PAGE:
Unfortunately, there’s nowhere to go and no place to hide, even from myself, and between the options of seeking hope and expecting total, catastrophic failure in my life, I can only sit and wait to see which one will endure and which one will perish. Anne Frank had hope and she died anyway. The Nazis were ultimately defeated and the death camps turned into testaments warning the next generation against evil, but antisemitism, Jew hatred, and the desire among almost all the nations of the world (and all the major news agencies) to exterminate every living Israeli (Jewish) man, woman, and infant are still unashamedly rampant.

In spite of all this, Rabbi Freeman still has the nerve (I’m speaking tongue-in-cheek right now) to post a series of articles called meditations on happiness. Even if an individual can somehow achieve a state of happiness or (amazingly) joy, the world should just surround that person with its very nature and crush that spirit to a bloody death, as a serpent might crush the eggs of a swan. But then Rabbi Freeman also said this:

It’s not that Abraham and Moses gave the world the ideas of morality and value of life. These ideas were known to Adam and to Noah — only that with time, humankind had mostly forgotten them.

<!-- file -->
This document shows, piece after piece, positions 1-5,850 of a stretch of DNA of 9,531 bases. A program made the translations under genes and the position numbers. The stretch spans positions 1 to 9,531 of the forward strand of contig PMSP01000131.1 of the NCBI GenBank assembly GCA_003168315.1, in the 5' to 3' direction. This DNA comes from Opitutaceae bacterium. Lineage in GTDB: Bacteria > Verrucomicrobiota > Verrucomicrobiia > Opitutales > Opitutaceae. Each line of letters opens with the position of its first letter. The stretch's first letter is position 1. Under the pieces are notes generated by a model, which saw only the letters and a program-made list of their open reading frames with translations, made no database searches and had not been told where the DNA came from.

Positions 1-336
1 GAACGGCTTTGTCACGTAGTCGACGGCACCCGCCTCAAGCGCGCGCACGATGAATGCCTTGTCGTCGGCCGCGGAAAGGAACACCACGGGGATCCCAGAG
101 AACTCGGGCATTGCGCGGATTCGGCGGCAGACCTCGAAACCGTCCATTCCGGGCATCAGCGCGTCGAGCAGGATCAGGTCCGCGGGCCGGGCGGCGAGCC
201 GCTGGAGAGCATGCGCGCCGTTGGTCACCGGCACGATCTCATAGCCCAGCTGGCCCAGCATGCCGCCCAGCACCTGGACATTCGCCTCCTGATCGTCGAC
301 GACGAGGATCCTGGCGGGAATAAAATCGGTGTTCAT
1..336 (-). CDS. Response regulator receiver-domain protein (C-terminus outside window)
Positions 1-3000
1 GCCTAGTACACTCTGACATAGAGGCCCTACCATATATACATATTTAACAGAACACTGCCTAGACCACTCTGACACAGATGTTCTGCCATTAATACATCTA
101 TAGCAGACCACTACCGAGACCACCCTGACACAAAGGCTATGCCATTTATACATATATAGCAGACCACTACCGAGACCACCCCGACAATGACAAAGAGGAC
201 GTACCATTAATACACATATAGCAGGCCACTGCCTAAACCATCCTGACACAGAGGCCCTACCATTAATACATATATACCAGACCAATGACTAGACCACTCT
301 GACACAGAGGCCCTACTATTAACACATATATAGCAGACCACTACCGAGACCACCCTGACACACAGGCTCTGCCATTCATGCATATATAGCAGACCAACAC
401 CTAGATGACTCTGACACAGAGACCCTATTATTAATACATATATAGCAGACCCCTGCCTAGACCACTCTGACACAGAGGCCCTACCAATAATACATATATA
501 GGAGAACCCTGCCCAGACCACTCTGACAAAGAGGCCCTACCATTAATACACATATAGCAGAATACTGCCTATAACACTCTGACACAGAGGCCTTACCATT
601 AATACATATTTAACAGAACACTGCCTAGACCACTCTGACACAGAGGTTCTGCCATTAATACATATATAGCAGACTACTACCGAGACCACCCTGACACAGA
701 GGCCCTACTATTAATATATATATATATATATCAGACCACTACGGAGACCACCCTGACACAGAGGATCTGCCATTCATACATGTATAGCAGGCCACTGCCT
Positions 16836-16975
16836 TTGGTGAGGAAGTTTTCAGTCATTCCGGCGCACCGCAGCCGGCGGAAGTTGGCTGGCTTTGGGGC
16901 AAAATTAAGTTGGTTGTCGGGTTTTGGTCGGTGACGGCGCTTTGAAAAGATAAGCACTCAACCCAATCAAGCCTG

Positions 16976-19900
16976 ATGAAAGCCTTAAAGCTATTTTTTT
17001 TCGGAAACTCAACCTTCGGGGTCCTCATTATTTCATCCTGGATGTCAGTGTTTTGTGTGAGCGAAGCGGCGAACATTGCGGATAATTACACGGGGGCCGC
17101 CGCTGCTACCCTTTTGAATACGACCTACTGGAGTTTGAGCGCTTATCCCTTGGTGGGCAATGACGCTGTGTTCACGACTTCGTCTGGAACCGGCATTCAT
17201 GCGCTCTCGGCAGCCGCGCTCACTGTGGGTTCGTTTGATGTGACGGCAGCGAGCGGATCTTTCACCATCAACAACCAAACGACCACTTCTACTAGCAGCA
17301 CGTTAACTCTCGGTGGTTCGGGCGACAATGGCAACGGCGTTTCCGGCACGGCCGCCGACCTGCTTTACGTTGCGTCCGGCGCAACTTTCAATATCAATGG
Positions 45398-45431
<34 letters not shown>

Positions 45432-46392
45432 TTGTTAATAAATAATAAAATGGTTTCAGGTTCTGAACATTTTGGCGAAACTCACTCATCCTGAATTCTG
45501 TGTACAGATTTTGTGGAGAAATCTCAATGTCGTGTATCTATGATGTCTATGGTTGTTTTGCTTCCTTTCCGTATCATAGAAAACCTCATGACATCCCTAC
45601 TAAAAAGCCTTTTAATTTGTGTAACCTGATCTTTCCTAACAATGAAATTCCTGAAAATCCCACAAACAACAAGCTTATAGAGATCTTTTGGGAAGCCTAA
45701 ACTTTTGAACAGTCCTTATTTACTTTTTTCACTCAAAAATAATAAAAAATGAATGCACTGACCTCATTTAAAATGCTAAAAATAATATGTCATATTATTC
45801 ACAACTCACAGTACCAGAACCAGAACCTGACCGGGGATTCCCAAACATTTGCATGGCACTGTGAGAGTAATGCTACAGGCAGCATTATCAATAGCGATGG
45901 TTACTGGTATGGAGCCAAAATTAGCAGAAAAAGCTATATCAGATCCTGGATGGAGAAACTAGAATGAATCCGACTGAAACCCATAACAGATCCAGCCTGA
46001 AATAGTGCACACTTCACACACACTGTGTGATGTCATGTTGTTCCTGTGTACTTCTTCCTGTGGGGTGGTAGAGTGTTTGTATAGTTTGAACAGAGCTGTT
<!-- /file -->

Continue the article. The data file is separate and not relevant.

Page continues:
What these giants brought to the world was a greater idea: That the values essential to humanity’s survival can only endure when they are seen as an outcome of monotheism. They must be tied to an underlying reality, and that reality is the knowledge of a Oneness that brings us into being.

One of my favorite episodes of the TV series M*A*S*H (1972-1983) is called Dear Sigmund. Psychiatrist Sydney Freedman (played by Allan Arbus) is undergoing what you might call a “crisis of faith,” but in his case, it isn’t faith in God but rather, faith in his abilities as a psychiatrist. One of his patients has committed suicide, so he “retreats” to the 4077 and amid the insanity typical among people like Hawkeye, BJ, and Klinger, he starts writing a letter to the founder of modern psychoanalysis Sigmund Freud. This doesn’t go unnoticed:

Capt. B.J. Hunnicut (Mike Farrell): We couldn’t help but notice that you came for the poker game and stayed two weeks.
Maj. Sidney Freedman: Well, I just wanted a little vacation.
Capt. Benjamin Franklin “Hawkeye” Pierce (Alan Alda): Sydney, Venice is a vacation. The Swiss Alps is a vacation. This is a fungus convention in Atlantic City.

At one point in his letter to Freud (who at that point in history, was already deceased), Sydney crystallizes the alternative to rage or despair in the face of hopelessness:

Anger turned inwards is depression. Anger turned sideways… is Hawkeye.

I suppose that was the whole point of the eleven year run of the M*A*S*H series. In the face of something has horrible and crazy as war, it is still possible to survive it and find a third alternative besides depression and anger…controlled insanity.

Well, to be fair, a wacky sense of humor.